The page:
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Politics

Maine's U.S. Senators Criticize Trump's Weekend Executive Orders

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Susan Walsh
/
AP Images
President Donald Trump holds up one of the four executive orders that he signed that addresses the economic fallout from the COVID-19 pandemic at his Trump National Golf Club in Bedminster, N.J., Saturday, Aug. 8, 2020.

Maine’s two U.S. senators say President Donald Trump’s weekend executive orders and memoranda will not help mitigate the economic impact of the pandemic.

Republican U.S. Sen. Susan Collins and independent U.S. Sen. Angus King say some of the president’s actions, such as the suspension of the collection of payroll taxes to fund social security and medicare, are bad policy.

Collins says she believes that Trump knows his actions cannot change law, but hopes they will spur some kind of compromise.

“The President knows he can’t do anything about most of those,” says Collins. “I think that his payroll tax provisions are a mistake.”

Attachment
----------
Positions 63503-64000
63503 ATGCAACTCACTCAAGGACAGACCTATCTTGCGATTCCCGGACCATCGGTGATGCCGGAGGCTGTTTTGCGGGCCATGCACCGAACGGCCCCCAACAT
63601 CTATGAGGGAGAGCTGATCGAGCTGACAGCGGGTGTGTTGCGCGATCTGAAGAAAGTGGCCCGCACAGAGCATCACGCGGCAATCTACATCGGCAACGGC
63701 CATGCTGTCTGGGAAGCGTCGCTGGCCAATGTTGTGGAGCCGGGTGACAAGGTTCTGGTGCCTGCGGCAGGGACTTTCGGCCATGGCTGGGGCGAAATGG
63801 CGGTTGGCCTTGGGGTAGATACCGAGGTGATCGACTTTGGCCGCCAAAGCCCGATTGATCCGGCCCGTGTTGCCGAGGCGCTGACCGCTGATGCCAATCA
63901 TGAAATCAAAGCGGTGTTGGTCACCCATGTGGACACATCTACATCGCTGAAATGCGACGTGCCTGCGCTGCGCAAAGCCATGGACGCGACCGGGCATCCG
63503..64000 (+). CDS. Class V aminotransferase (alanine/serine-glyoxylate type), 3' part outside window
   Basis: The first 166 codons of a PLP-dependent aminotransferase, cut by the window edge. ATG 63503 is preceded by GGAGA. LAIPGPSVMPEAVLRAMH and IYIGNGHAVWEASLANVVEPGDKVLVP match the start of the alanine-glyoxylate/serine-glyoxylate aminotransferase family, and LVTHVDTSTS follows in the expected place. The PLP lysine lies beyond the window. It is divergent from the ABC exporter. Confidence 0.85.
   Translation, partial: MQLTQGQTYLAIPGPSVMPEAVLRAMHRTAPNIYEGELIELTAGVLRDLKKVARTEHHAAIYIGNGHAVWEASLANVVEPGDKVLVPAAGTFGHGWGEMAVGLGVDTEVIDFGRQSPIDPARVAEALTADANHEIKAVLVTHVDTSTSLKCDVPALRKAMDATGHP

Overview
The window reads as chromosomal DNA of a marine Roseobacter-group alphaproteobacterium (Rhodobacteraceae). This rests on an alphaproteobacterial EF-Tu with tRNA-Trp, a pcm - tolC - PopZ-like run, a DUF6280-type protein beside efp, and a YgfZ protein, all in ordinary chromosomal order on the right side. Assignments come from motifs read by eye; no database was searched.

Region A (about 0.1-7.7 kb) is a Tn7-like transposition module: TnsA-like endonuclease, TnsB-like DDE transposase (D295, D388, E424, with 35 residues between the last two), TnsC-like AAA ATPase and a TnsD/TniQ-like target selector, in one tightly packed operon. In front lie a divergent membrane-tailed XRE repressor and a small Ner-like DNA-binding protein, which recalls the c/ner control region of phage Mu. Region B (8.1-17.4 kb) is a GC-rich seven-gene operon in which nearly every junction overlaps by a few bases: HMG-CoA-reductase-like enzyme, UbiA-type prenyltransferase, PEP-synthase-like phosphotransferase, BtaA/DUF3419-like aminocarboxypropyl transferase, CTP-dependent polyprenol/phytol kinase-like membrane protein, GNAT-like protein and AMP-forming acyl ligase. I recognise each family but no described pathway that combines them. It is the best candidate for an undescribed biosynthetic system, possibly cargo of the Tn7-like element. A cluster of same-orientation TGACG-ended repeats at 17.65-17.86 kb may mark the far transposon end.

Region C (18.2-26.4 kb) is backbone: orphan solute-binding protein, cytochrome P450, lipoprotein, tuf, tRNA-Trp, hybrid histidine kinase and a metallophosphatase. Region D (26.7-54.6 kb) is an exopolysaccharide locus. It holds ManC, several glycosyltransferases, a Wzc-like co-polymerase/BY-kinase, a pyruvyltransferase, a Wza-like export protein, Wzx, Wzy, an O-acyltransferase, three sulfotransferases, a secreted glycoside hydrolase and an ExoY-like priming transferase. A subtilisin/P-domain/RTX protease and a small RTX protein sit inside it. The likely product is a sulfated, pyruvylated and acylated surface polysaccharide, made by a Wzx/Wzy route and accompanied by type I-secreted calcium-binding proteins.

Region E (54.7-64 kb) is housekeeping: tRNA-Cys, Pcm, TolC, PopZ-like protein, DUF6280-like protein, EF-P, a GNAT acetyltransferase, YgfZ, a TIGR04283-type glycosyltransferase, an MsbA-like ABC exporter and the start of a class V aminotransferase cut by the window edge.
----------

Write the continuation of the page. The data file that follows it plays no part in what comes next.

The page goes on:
King says some of Trump’s actions may be unconstitutional and others illegal, and that what he has proposed does not do what is needed. King says the $400 a week bonus unemployment payment, which requires the states to pick up $100 a week of that cost, is not enough to keep families and the economy afloat while the pandemic runs its course.

“He made a stab at it, but what he did doesn’t cover business help, it doesn’t help the schools, it doesn’t help the state testing, hospitals, stimulus checks,” says King.

Collins says there is a rough framework of a compromise in two bills that have bipartisan support in Congress. One measure would set the bonus unemployment payment at 80 percent of a state set maximum payment, or $400, whichever is less. The other would split the difference on funding for aid to states. The House Democrats’ bill sets it at a trillion dollars, and the Republican senate proposes no funding.

Collins says a compromise bill she is cosponsoring would provide $500 billion to the states.

“It is gaining some traction, but, for one thing, the bill in the Senate is bipartisan,” she says. “There are six of us who introduced it, three democrats, three republicans.”

King says there have been almost non-stop conference calls and discussions trying to reach a compromise, so he remains hopeful that something can be worked out in the next few days.

Gov. Janet Mills says governors of both parties stressed to Vice President Mike Pence in a conference call that Congress needs to act on a broad array of programs to help the economy get through the pandemic.